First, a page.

Doping warning as scientists develop mice with exceptional strength and endurance

Breakthrough could help those with muscle-wasting diseases, but researchers warn sports bodies to be vigilant

by Simon_MacMichael   November 27, 2011  

Syringe

In news that will be eagerly digested by some coaches and trainers seeking to ensure that the athletes in their care receive the best possible preparation to give them a competitive edge over their rivals, scientists have succeeded in developing worms and mice endowed with exceptional levels of strength and endurance by managing to suppress a naturally-occurring growth inhibitor.

According to Science Daily, the breakthrough could lead to new treatments for genetic or age-related conditions that lead to degeneration of the muscles, although from a sporting perspective, the potential to usher in a new form of cheating is obvious, and the scientists involved have warned sporting bodies to be on their guard.

The research was conducted through a partnership between the San Diego-based Salk Institute for Biological Studies, the Ecole Polytechnique Federale de Lausanne (EPFL) and the University of Lausanne.

In the course of the research, published in the journal Cell, it was found that muscle strength may be governed by an inhibitor known as NCoR1, the suppression of which could change the way in which certain genes behaved could be altered.

Experiments were carried out on both mice and nematodes, a type of worm of which more than 28,000 separate species have so far been discovered. By suppressing NCoR1, which acts to inhibit muscle growth, they found that mice could run faster and for up to twice the distance of mice that had not had the inhibitor suppressed before tiring.

"There are now ways to develop drugs for people who are unable to exercise due to obesity or other health complications, such as diabetes, immobility and frailty," said Professor Ronald M. Evans of Salk's Gene Expression Lab.

"We can now engineer specific gene networks in muscle to give the benefits of exercise to sedentary mice."

With similar results also observed among nematodes, the study’s authors believe that their findings could have applications among a range of living creatures, including human beings.

Professor Johan Auwerx of EPFL, who was the lead author of the study, outlined some of the potential benefits that could arise from the breakthrough.

"This could be used to combat muscle weakness in the elderly, which leads to falls and contributes to hospitalizations," he explained. "In addition, we think that this could be used as a basis for developing a treatment for genetic muscular dystrophy."

He is all too aware, however, that the discovery could have other applications beyond treating patients suffering from degenerative conditions, issuing the warning that "It will be important for anti-doping authorities to monitor that these treatments are not used in an unauthorised manner."

4 user comments

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Certainly opens up a can of extra-strong worms. Though I wonder how they got them on a treadmill. Thinking

But yes, very interesting stuff. This is why I have always been a bit wary of the campaign to let someone like Oscar Pretorius run in the Olympics.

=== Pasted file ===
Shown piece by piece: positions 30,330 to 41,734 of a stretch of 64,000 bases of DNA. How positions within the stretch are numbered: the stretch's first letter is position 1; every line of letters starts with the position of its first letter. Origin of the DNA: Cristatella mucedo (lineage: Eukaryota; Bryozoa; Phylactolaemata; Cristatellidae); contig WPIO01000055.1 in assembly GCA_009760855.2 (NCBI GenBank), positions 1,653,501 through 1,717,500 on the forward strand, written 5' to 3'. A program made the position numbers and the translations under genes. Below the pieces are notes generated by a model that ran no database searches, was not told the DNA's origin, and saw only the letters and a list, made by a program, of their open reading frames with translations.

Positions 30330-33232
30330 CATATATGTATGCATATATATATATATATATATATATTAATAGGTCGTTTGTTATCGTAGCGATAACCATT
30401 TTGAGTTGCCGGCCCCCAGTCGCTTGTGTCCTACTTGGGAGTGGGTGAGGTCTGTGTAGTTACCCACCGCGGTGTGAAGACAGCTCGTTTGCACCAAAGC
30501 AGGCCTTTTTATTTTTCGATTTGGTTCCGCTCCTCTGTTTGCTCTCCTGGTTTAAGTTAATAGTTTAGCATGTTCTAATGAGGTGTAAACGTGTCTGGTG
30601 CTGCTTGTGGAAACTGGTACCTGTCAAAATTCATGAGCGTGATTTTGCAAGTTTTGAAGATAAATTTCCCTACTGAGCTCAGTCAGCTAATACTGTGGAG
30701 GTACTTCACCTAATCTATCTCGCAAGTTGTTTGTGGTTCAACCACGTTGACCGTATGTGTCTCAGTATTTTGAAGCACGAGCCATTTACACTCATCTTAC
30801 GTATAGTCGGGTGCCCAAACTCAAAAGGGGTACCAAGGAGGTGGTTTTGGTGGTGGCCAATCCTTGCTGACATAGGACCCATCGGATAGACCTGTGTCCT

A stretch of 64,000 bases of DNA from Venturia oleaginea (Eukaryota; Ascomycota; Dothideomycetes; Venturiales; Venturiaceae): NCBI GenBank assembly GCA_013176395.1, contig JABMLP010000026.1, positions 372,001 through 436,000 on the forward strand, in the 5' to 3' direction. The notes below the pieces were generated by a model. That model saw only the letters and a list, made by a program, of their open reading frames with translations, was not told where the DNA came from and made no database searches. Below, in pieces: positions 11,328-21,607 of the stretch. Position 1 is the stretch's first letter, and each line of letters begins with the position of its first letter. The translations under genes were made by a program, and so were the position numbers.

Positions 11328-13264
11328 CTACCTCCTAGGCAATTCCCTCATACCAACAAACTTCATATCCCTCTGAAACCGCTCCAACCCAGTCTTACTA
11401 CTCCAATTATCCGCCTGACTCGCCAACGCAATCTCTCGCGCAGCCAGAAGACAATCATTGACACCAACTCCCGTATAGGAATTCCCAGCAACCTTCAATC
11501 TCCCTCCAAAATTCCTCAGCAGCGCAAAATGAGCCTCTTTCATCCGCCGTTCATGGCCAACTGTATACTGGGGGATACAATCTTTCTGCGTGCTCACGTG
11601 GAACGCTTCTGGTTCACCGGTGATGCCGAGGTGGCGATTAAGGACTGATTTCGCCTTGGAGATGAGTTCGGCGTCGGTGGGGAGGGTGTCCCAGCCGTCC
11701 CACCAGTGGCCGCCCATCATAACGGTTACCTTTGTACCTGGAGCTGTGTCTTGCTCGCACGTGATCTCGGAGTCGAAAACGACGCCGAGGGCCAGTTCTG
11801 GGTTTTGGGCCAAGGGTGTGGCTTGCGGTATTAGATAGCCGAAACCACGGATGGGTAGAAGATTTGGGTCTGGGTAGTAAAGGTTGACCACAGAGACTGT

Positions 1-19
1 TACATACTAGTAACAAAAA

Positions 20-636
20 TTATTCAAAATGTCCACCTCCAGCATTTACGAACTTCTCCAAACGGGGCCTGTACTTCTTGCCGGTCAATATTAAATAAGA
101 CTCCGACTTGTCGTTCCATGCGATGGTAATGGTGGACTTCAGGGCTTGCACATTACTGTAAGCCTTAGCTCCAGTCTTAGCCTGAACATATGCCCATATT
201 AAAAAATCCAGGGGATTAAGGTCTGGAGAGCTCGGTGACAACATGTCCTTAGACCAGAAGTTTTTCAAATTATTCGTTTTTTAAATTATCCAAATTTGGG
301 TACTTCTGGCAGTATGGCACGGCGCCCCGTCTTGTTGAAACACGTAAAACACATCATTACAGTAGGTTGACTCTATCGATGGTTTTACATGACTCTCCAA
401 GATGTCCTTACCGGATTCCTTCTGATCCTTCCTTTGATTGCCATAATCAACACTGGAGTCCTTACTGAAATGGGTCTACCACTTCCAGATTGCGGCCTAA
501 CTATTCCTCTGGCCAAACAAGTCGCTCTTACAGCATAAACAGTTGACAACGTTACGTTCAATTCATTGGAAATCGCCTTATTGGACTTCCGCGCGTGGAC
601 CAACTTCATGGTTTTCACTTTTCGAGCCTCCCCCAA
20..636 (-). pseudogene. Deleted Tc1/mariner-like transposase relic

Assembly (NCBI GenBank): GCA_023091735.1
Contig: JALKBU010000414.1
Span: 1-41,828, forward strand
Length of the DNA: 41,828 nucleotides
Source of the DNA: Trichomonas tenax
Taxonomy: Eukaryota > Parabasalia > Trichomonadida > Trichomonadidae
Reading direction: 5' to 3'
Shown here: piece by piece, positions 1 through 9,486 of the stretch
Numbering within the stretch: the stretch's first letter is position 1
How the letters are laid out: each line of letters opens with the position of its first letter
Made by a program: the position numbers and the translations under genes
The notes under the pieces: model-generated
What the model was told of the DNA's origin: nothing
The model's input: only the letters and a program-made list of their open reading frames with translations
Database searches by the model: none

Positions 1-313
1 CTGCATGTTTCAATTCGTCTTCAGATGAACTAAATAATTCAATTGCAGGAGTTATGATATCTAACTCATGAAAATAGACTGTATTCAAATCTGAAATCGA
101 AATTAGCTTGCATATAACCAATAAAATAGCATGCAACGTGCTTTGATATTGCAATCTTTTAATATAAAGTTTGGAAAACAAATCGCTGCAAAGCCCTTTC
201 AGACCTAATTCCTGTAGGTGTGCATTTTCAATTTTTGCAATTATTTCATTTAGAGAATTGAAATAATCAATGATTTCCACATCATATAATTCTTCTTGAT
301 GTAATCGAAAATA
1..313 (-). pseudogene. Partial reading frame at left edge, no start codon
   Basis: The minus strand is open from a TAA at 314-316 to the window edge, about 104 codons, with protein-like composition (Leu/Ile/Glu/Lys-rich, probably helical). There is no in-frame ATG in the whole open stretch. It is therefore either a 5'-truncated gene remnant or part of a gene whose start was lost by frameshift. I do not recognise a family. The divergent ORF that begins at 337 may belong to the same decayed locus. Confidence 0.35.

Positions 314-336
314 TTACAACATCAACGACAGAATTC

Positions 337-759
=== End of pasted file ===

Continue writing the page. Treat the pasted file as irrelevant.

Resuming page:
The argument was that his condition was 'natural' not manufactured but with things like this the line starts to get very blurred - what if someone was given this sort of treatment for a natural condition as a child and developed extra strength and endurance. Would that be the same ?

It's all or nothing IMHO - you can't draw an arbitrary line.

abudhabiChris's picture

posted by abudhabiChris [494 posts]
27th November 2011 - 15:32

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So now I'm going to get out climbed by mice too. Makes me sick.

"I can't believe I ate the whole thing..."

Cooks's picture

posted by Cooks [476 posts]
27th November 2011 - 19:55

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Of course! That explains why I'm not pro cyclist fit - I'm producing extra amounts of NCr01. Especially if it inhibits fat loss as well. Big boned as well. Smile

Silly me. You're probably right....

MercuryOne's picture

posted by MercuryOne [1012 posts]
28th November 2011 - 10:47

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Very interesting....
my athletic performance, basically my strength, fell of a cliff during a year on statins. My creatine kinase levels were constantly those of someone who had just run a marathon (quote from my doc) so I don't take them any more. The side effects of statins are well known in the medical profession but i feel i was not adequately monitored and as a result i lost a lot of muscle mass. I feel pretty peeved.

My strength has never recovered even though I do a couple of weights sessions a week. At my age (55) building muscle is very difficult to do as the natural progression is to continue to loose muscle mass. I've shied away from body-builder supplements, but if this stuff looks good (with no side effects) then I'll be down to the doc to request a course as a way of repairing the damage the statins did!

andybwhite's picture

posted by andybwhite [171 posts]
28th November 2011 - 10:55

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